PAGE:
Amanda Gorman and Marieke Lucas Rijneveld: is the race of a translator important?

Abby Sammons reports on the latest translation controversy

Abby Sammons
17th March 2021
Throughout history, literary translation has typically been a white space, prioritising white and Western work and forcing all else to the periphery. The recent controversy regarding the translation of inaugural poet Amanda Gorman’s “The Hill We Climb” has forced us to reconsider the value of translation and ask important questions about the translation process: Why do we translate? Who gets to be translated? Who gets to do the translating?

The backlash that author Marieke Lucas Rijneveld has received from being chosen to translate Gorman’s work into Dutch has complicated these questions further. Identifying as white and non-binary, Rijnevel has been deemed unfit and has subsequently resigned from translating Gorman, a “spoken-word artist, young, female and unapologetically Black”, says Janice Deul.

The Dutch publisher Meulenhoff explained that Rijneveld had been chosen by Gorman herself, her finding common ground with them since they are both young writers who came to fame early. In an article for Volkskrant newspaper, journalist Janice Deul described the decision as an “incomprehensible choice,” outlining hers and many others feelings of “frustration, anger and disappointment.” With Black people having spent thousands of years being silenced by their white counterparts, the outcry of Deul and the community is hardly unjustified, and it is clear why this could be seen as a step in the wrong direction for race relations within the world of translation.

Gorman clearly does not share the frustration of her followers in her decision, eliciting the question of whether the race of a translator matters, especially when the author picks the translator herself? For Deul and others, it is clearly important that translators of work, particularly work about the Black experience, be able to share the feelings and culture explored, to understand the emotions portrayed as well as why, how and with who those words will resonate. For Deul, the decision for a white, nonbinary person to translate the Black experience perpetuates the marginalisation of Black voices in the Netherlands and the rest of the world; another example of language, experience and culture being filtered through a white perspective.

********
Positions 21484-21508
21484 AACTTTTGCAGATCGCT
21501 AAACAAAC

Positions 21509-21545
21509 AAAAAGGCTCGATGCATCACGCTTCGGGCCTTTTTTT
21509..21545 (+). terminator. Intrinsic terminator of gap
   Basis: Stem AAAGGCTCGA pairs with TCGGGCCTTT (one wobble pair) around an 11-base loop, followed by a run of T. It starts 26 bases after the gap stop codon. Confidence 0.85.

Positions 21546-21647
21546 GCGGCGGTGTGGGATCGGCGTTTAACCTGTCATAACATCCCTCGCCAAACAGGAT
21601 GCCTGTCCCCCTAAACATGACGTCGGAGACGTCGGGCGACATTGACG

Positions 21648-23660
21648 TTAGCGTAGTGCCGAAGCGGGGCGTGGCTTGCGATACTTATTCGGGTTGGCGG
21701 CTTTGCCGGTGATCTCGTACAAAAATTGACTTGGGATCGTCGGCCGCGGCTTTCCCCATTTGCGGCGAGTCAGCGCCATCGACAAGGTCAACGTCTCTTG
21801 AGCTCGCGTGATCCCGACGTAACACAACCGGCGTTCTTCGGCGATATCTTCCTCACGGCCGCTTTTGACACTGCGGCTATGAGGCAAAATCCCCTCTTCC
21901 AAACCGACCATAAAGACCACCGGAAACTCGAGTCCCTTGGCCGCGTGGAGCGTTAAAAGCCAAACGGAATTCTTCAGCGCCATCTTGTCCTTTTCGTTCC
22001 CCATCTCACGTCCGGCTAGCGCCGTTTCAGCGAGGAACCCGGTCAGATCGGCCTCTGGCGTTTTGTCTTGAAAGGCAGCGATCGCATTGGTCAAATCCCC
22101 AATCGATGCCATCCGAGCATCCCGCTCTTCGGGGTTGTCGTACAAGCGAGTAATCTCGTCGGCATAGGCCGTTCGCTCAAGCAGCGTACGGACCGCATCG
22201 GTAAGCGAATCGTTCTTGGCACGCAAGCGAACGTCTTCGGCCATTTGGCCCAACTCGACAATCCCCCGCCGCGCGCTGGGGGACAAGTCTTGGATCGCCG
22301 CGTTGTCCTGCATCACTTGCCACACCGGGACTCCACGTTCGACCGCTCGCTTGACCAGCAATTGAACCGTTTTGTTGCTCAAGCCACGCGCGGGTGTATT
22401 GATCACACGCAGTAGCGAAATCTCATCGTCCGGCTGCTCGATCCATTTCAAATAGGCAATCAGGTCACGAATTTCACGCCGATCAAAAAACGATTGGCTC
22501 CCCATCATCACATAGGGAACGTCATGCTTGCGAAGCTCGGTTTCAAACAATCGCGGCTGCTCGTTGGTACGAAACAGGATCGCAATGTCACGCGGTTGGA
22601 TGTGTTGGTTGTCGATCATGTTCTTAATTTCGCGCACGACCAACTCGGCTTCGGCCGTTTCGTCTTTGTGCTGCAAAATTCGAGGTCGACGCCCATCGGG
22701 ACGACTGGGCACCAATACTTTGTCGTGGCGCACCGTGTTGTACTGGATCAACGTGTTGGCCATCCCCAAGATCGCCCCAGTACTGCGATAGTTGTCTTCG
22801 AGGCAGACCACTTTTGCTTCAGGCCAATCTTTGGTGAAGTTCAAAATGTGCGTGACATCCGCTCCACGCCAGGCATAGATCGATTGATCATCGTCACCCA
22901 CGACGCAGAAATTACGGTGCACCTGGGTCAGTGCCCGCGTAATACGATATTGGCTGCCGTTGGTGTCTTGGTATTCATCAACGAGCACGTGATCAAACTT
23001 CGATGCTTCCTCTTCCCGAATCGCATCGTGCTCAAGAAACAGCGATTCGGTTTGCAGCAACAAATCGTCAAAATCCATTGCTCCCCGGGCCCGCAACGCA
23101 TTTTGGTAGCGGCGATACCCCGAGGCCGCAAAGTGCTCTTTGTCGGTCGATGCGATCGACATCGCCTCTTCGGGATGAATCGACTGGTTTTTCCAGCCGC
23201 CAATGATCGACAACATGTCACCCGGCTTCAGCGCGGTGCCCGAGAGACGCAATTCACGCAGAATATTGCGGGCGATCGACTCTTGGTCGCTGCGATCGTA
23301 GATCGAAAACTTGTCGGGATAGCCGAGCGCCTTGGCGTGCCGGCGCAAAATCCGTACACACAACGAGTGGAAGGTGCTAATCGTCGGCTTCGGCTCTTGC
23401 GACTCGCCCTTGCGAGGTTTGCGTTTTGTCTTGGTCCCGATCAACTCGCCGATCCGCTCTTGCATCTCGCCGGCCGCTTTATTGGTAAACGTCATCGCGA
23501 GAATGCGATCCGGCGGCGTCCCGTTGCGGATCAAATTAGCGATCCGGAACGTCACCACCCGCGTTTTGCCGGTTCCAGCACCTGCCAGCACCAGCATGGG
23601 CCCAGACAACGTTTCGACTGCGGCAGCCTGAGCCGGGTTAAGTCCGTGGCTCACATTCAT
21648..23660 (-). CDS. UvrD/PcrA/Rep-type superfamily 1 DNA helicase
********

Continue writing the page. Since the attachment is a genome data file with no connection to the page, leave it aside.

For Deul and others, it is clearly important that translators of work, particularly work about the Black experience, be able to share the feelings and culture explored, to understand the emotions portrayed as well as why, how and with who those words will resonate.

Responding to the controversy that ensued, Rijneveld published a poem entitled “Everything inhabitable,” where they outlined their acknowledgement that they may not have been the most suitable choice. Rijneveld writes: “able to grasp when it isn’t your place, when you must kneel for a poem because another person can make it more inhabitable; not out of unwillingness, not out of dismay, but because you know there is so much inequality, people still discriminated against.”

Since Rijneveld resigned, Catalan translator Victor Obiols has similarly been deemed unsuitable, though he argued, “if I cannot translate a poet because she is a woman, young, black, an American of the 21st century, neither can I translate Homer because I am not a Greek of the eighth century BC.” Whilst Obiols argument here seems to miss the point Janice Deul was trying to make regarding the race of the translator, it adds to age-old questions frequently posed in the translation world of who has the authority to capture the language of another.

Featured Image: @amandascgorman on Instagram

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